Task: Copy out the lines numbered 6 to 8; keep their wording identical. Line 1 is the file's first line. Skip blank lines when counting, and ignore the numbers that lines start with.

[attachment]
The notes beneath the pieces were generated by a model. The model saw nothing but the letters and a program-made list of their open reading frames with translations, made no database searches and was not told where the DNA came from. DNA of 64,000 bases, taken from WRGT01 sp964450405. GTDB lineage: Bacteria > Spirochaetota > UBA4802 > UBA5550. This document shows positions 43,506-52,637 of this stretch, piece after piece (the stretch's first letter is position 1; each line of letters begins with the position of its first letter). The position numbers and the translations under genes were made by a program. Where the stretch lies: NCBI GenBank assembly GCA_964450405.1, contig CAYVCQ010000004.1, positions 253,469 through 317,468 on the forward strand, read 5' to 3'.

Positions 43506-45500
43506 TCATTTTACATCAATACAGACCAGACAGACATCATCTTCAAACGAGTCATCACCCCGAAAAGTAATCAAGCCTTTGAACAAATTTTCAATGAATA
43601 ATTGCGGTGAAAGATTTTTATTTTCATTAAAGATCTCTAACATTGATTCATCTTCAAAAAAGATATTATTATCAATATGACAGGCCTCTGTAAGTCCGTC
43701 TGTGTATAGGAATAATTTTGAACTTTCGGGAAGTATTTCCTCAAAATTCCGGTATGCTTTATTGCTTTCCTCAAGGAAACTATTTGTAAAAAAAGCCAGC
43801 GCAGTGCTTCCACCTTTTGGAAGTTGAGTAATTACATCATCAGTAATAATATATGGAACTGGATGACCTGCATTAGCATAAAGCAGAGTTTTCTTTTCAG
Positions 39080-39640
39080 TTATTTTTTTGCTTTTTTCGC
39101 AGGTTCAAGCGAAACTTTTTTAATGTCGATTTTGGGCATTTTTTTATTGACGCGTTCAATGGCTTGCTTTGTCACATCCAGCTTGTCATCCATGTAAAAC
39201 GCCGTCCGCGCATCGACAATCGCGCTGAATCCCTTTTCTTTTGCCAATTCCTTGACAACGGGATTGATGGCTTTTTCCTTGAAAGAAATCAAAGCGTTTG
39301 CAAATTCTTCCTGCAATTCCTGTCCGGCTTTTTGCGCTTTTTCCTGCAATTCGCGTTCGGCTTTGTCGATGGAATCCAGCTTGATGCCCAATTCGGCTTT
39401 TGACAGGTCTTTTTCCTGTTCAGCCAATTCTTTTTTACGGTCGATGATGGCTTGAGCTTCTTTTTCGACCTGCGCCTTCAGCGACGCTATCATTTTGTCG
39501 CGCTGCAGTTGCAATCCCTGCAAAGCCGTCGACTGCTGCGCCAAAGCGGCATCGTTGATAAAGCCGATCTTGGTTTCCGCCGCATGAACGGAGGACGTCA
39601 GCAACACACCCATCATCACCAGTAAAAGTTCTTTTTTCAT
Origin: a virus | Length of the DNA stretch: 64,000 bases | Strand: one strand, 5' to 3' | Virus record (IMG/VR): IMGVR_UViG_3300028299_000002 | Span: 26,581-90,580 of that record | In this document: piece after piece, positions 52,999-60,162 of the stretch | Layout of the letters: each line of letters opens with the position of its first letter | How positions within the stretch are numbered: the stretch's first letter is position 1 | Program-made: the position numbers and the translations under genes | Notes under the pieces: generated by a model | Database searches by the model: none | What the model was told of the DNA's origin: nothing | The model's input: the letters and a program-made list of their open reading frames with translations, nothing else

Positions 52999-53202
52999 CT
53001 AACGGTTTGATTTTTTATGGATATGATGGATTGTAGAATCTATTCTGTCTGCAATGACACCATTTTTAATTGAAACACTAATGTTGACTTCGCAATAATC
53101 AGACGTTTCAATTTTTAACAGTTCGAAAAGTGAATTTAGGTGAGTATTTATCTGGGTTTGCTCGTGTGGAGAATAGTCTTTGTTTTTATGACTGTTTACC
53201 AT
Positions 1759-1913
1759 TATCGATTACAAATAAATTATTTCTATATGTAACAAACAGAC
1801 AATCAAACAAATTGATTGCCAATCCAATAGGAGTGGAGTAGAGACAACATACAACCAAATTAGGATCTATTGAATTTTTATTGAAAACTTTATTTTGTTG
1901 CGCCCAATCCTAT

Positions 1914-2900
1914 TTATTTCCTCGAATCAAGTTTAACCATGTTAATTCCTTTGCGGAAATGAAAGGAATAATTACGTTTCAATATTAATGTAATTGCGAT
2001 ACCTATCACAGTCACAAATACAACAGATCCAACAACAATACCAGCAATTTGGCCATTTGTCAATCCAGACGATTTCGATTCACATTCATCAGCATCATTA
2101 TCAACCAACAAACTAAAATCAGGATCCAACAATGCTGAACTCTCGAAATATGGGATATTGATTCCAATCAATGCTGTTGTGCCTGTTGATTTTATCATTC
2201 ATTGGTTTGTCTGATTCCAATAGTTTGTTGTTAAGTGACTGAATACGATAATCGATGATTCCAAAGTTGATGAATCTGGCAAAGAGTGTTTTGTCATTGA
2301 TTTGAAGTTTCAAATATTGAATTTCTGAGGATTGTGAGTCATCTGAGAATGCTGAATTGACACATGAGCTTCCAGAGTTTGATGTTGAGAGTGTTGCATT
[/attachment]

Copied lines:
43801 GCAGTGCTTCCACCTTTTGGAAGTTGAGTAATTACATCATCAGTAATAATATATGGAACTGGATGACCTGCATTAGCATAAAGCAGAGTTTTCTTTTCAG
Positions 39080-39640
39080 TTATTTTTTTGCTTTTTTCGC